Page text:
This guide is intended to convey most of the information a Guest Observer (GO) needs for observing with the International Ultraviolet Explorer (IUE) satellite. This is an updated version of the previous guide (Sonneborn et al. 1987). Several recent developments worth noting are new Beta limits, script format, display pages, FES photometric calibration, skymaps and instrument calibrations. (see Section 3.1, 4.2, 4.3, 4.7 and 5.3 respectively). We urge all IUE GOs, novice and veteran, to make use of this guide.
The Guest Observer will be aided in using the IUE by a Resident Astronomer and Telescope Operator who are responsible for implementing the GO's observational requirements. The constraints and capabilities of the IUE System are constantly evolving. The Resident Astronomer can provide the latest up-to-date information on all aspects of IUE observing capabilities and instrument performance and calibration.
In several respects, observing with the IUE is similar to using ground-based optical telescopes to obtain spectra on photographic plates. All of the activities of the instrument are initiated by real-time commands. The telescope is slewed to the epoch 1950.0 coordinates of the target. The slewing error is typically 3 arc minutes, but may be much larger, so that observer-supplied finding charts should be available. The observer identifies the target by inspection of a 10.8-arc-minute-square visual image of the sky on an interactive image display system. The observer specifies the spectrograph and dispersion mode that is desired. The length of the exposure may be altered in real-time but the exposure level cannot be sampled without reading out the image. As with developing a photographic plate, however, reading the image prevents any subsequent signal from being added to that spectrum. The observer may conduct quick-look analysis at the observing console as soon as 15 minutes after completion of the exposure.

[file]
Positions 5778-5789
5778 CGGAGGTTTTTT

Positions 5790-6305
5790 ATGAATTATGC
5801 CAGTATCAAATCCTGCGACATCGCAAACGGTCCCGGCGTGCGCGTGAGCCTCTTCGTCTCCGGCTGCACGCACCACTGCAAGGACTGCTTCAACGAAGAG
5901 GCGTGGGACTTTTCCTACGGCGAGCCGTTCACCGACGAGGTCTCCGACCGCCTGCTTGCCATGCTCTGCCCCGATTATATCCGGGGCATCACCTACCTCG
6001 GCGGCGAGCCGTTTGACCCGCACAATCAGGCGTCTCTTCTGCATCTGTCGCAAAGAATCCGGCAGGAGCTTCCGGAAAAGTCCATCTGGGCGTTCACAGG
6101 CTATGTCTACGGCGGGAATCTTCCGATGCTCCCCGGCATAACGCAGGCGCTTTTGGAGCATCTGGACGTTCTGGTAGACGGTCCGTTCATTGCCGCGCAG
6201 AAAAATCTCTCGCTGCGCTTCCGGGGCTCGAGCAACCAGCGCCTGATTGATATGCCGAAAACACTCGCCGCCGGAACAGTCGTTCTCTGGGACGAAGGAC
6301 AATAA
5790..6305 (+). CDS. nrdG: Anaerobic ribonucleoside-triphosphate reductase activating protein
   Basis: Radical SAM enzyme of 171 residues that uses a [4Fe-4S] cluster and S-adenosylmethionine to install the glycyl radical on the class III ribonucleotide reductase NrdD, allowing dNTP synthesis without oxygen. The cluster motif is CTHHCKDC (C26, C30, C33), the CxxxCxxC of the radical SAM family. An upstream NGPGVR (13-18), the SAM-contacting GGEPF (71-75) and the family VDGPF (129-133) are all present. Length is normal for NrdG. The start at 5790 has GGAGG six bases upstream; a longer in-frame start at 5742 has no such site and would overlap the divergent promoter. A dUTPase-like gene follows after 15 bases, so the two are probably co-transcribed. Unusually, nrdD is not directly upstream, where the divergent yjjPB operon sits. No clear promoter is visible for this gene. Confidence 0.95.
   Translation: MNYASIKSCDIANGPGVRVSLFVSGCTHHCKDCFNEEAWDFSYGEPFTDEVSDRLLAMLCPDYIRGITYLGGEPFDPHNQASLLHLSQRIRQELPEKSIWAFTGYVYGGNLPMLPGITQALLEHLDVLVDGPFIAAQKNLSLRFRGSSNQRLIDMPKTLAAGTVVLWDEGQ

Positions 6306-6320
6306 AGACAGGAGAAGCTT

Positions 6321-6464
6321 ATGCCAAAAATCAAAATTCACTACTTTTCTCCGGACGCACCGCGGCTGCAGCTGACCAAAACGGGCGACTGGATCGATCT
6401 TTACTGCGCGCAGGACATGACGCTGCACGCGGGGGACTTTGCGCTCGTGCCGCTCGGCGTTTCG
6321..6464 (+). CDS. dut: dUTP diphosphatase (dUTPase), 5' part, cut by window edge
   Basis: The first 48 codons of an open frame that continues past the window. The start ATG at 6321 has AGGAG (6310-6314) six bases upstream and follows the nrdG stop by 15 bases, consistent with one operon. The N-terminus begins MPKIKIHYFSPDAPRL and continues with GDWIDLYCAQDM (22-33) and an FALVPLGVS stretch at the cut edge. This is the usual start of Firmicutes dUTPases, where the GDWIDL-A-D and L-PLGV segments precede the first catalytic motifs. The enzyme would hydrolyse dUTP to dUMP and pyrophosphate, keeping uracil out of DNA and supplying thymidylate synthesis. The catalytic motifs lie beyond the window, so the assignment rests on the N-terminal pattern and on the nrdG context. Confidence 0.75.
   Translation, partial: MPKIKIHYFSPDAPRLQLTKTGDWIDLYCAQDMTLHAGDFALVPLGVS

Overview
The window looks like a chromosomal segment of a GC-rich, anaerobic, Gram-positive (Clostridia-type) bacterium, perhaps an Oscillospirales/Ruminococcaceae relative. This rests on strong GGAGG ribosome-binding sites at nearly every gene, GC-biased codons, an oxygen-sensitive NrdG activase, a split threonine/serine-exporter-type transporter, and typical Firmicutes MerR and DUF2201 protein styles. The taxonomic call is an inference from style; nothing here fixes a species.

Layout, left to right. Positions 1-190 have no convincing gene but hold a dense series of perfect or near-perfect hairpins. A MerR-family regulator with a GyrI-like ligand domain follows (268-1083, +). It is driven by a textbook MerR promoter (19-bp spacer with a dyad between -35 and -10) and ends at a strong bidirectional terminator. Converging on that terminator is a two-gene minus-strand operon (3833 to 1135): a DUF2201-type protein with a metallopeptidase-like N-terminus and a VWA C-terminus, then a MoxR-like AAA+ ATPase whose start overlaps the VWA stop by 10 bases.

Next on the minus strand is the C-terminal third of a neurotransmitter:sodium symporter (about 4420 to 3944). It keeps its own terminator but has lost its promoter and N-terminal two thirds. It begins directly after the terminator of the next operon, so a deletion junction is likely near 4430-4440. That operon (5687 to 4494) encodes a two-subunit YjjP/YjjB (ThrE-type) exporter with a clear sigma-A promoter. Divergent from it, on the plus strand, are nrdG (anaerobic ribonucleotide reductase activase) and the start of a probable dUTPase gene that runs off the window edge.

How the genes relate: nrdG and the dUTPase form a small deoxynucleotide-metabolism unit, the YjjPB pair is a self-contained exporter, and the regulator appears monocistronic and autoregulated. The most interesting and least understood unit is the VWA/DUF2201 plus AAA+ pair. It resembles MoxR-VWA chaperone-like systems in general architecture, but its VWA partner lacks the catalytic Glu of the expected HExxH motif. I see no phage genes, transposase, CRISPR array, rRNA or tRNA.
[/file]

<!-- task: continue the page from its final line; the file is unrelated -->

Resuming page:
There are some aspects of IUE observing that may be unfamiliar to the new user. Van-Allen-belt radiation may limit the length of the exposures that can be obtained during the second half of the 16-hour NASA operation shift (US2). As seen from the spacecraft, the Earth will appear to circle the sky once every 24 hours, no doubt covering the desired target at just the wrong time. These and other problems will be discussed further below.
IUE Guest Observers can make the most efficient use of allocated observing time through adequate preparation and awareness of potential pitfalls. A brief description of the instrument is given in Section 2. Recommended preparations prior to the observing run are discussed in Section 3 and a pre-observing run checklist is included in Appendix D. GO activities during observing shifts and other important information is given in Sections 4 and 5.
Articles reporting on spacecraft status, changes in observing activities or policies, image processing, data analysis, and so forth are published in the NASA IUE Newsletter. Guest Observers may keep up-to-date on IUE-related matters through the Newsletters. The IUE Image Processing Manual (Version 2.0; Turnrose and Thompson 1984) contains details of the standard image processing performed by the Observatory before it is given to the GO. Information about subsequent IUE image processing, calibration, data reduction, and the Regional Data Analysis Facilities (RDAF) is presented in the IUE Data Analysis Guide (Grady and Taylor 1989). Current IUE addresses and phone numbers are listed in Section 5.4.